I remember crafting my own edition of Peter Pan out of tin foil at 6 or 7 and co-opting my older sister’s college literature anthology when I was still in high school. But serious writing began with a year of study in West Yorkshire, England, beside the Brontes and the English Romantics. I was a Philosophy student on a year abroad when I found myself unwilling and/or unable to turn from William Blake back to A.J. Ayer. The turn to Poetry from Philosophy was so violent I almost didn’t finish my B.A. It was indecision between the fields that kept me from the MFA.

What happened after that?

For 20 years after college, I worked in bookstores at all levels, chains and independents, almost always as the Poetry Buyer. Poets and publishers came to me with their works and I hosted their readings. Books were free or discounted. It was easy to keep up.

All of the stores I worked at, except one (Barnes & Noble), are out of business now. It was the reality of bookstores in our time that made the MFA a real need. Even so, it took Ilya Kaminsky to steer me to it (he was Ilya, a law student/customer in San Francisco. Now he’s Professor Kaminsky, internationally famous, award-winning poet).

Most poets coming up through the MFA programs respond to one recent school or another. In the 21st century, when there is nothing more cliché than an avant-garde poet, I never accept a poetic that cannot include Alexander Pope & Basho, Plath & Li Po, Millay, Ausías March & Thom Gunn. If, to read or write like Hejinian, you must refuse everything to be learned from Yeats, your poetic is false. If Shakespeare is a counter-example to your theory, give up.

The poet works language for aesthetic effect. At its best, as with all culture, poetry engages and broadens our minds. At its worst, it narrows. In art, the great goal is the beautiful, not the pretty: the beautiful is attractive in the sense that your 75-year-old spouse dying of colon cancer is attractive. Your suffering spouse will attract your full attention because he or she means too heavily to not engage you in crisis. It is meaning that gives beauty. And the order, distance, & evocation of beauty in a creation make of it a work of art.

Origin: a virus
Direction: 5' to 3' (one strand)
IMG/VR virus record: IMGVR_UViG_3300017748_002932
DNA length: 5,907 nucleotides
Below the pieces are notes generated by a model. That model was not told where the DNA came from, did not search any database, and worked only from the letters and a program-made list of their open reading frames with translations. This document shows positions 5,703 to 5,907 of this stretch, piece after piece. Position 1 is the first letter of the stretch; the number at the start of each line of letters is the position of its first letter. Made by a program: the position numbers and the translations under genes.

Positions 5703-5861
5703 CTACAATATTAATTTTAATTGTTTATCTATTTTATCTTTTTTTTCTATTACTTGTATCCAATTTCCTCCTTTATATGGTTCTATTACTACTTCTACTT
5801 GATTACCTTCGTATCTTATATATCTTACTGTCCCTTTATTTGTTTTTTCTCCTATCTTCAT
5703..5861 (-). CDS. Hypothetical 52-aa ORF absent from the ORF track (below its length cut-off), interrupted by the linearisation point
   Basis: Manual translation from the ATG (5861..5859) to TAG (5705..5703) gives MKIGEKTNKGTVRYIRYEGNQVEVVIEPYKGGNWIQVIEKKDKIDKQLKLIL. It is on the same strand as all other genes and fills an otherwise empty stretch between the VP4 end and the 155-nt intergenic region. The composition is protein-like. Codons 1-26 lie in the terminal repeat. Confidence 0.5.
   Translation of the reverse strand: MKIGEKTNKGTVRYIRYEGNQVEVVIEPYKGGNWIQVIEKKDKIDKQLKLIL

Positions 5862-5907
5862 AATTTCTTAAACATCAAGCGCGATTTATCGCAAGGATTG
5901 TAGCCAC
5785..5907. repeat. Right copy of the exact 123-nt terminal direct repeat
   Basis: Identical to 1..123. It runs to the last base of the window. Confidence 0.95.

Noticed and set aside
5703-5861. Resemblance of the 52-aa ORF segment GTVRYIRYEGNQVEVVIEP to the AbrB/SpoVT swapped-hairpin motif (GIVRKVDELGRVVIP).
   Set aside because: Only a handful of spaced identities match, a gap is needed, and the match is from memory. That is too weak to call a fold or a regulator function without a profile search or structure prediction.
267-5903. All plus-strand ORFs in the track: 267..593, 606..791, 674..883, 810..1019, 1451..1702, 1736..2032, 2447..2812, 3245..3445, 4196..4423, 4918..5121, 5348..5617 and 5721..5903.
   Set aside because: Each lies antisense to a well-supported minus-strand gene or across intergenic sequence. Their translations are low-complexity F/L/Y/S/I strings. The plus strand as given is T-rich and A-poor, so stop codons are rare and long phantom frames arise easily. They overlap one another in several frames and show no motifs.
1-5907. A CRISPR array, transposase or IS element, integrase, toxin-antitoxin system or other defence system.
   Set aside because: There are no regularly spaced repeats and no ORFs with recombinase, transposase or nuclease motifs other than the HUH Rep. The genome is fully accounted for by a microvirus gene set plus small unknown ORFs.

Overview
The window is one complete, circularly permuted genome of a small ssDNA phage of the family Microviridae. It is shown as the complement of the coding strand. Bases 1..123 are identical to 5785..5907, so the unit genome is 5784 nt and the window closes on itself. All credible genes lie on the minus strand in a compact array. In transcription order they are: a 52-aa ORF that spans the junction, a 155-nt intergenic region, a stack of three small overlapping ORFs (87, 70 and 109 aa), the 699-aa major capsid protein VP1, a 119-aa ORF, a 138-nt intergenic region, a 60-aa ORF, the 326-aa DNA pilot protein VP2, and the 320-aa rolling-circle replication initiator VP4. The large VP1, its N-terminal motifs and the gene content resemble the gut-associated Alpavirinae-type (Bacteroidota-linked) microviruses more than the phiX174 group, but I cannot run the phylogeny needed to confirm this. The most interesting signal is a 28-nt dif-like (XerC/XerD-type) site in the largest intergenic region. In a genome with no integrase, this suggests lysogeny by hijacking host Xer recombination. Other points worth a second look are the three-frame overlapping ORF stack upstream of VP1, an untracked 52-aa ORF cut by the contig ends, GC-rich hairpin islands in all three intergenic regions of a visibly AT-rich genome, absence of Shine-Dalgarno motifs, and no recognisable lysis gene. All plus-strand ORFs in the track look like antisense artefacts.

Reading the poems in your book requires time, slowness. At least it did for me. Your language demands it. There's density here — the way Dylan Thomas’ language is often dense.  For instance, “Under the tutelage of Orion’s arm/Lording above in the ocean’s leprous cousin...”  It seems to me that images like these don’t come quickly or easily — that it must have taken a long time to piece together the language and the obscurity of the images. 

odom_bookI do count obscurity as a flaw in poems, but a flaw that cannot be remedied by writing more directly. A poet must, like a poetry reader, come to the aesthetic experience of a poem, not the paraphrase, not the philosophy, not the story. In my best poems, I believe I reach that ideal.

The line you cite is one of my favorites both for itself and the role it plays in that poem. As to how I created it, that poem is one that came from the collision of a translated model (it is so far as to be unrecognizable) a collection of words & phrases I wanted to use, a memory & psychological guess.

The image of the night sky -- with its pimples, dimples, rashes, and dropping parts, as the ‘cousin’ of the ocean which at night can seem all but a blank dark sheet, and from that disease, Orion comes as a violent school master – is derived logically from the sensibility of a pubescent boy going wrong matched with the description of the night sky. I’ve heard the reasoning of poets contrasted with the works of logicians. With degrees in Philosophy and Poetry, I can tell you the logic is the same, if more intuited than diagrammed for poets.